Richard Safier will retire as Gloucester’s superintendent of schools when his contract runs out June 30.
Safier declined to discuss his decision Friday, but he provided a copy of a letter to parents, also dated Friday. The 66-year-old longtime Gloucester resident has held the position since 2011.
“I knew he was contemplating it,” School Committee Chairman Jonathan Pope said Friday, before receiving Safier’s letter to the School Committee announcing his retirement.
“I’ve worked with him for the last eight years and he has moved the schools forward,” Pope said. “He has done things that have made the educational program in Gloucester better. ... I have great admiration for the job he’s done.”
In his letter to parents, Safier reflects on key initiatives during his tenure.
“The essential point of our efforts has been to engage our students in daily critical thinking, problem solving, and inquiry-oriented experiences which develop each child’s capacity for both understanding and toward the expression of those understandings,” he wrote. “I can say with confidence that the district has the means and the will to do so.”
Although Safier has drawn high praise from many quarters for his leadership of the schools, he has presided at a time when O’Maley Innovation Middle and Gloucester High schools drew heightened state scrutiny for students’ spotty performance on sections of the standardized MCAS test.
Pope acknowledged those challenges Friday and attributed them in part to a misalignment between the schools’ priorities and test-writers’ priorities.
“The experiences kids are getting in the high school and middle school are phenomenal,” Pope said.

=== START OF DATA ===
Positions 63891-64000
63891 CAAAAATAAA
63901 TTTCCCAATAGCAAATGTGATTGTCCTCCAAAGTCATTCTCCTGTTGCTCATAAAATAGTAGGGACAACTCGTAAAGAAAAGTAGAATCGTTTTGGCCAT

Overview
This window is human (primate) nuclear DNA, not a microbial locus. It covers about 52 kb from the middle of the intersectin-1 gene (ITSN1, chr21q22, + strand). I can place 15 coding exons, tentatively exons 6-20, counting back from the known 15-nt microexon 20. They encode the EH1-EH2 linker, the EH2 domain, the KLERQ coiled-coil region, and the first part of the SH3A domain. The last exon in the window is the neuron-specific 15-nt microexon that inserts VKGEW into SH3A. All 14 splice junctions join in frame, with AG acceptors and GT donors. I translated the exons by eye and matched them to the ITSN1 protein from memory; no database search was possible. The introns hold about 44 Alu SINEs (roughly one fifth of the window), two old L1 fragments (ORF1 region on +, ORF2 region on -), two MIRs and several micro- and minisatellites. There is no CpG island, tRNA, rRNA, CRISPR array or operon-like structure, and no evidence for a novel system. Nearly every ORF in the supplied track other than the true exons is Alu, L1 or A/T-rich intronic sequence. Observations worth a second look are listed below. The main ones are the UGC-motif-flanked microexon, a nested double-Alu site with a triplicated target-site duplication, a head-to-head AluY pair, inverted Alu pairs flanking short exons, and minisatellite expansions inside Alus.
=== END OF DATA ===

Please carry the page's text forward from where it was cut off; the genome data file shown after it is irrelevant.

School Committee member Kathleen Clancy on Friday credited Safier for “tremendous gains, particularly at the elementary level, academically, through his expertise in curriculum and instructional (process).”
Safier announced his resignation as the city faces at least two major school-related challenges: convincing taxpayers to vote in favor of a measure that would allow borrowing to build a new school to replace East Gloucester and Veterans Memorial elementary schools, and reaching a new contract with teachers at a time of heightened tensions between teachers and local governments statewide.
Gloucester also will face the challenge of hiring a new superintendent at a time when 22 other Massachusetts communities will be doing so, according to data from the Massachusetts Association of School Superintendents.
An increasingly popular option of late has been to hire interim superintendents to buy time while searching for long-term hires, said Tom Scott, executive director of the association.
Pope said Gloucester’s School Committee will explore that option and others.
Safier’s salary of about $185,000 annually falls near the state average.
As for Safier’s successor, Clancy said she hopes the School Committee finds “someone who embraces our community as much as he did.”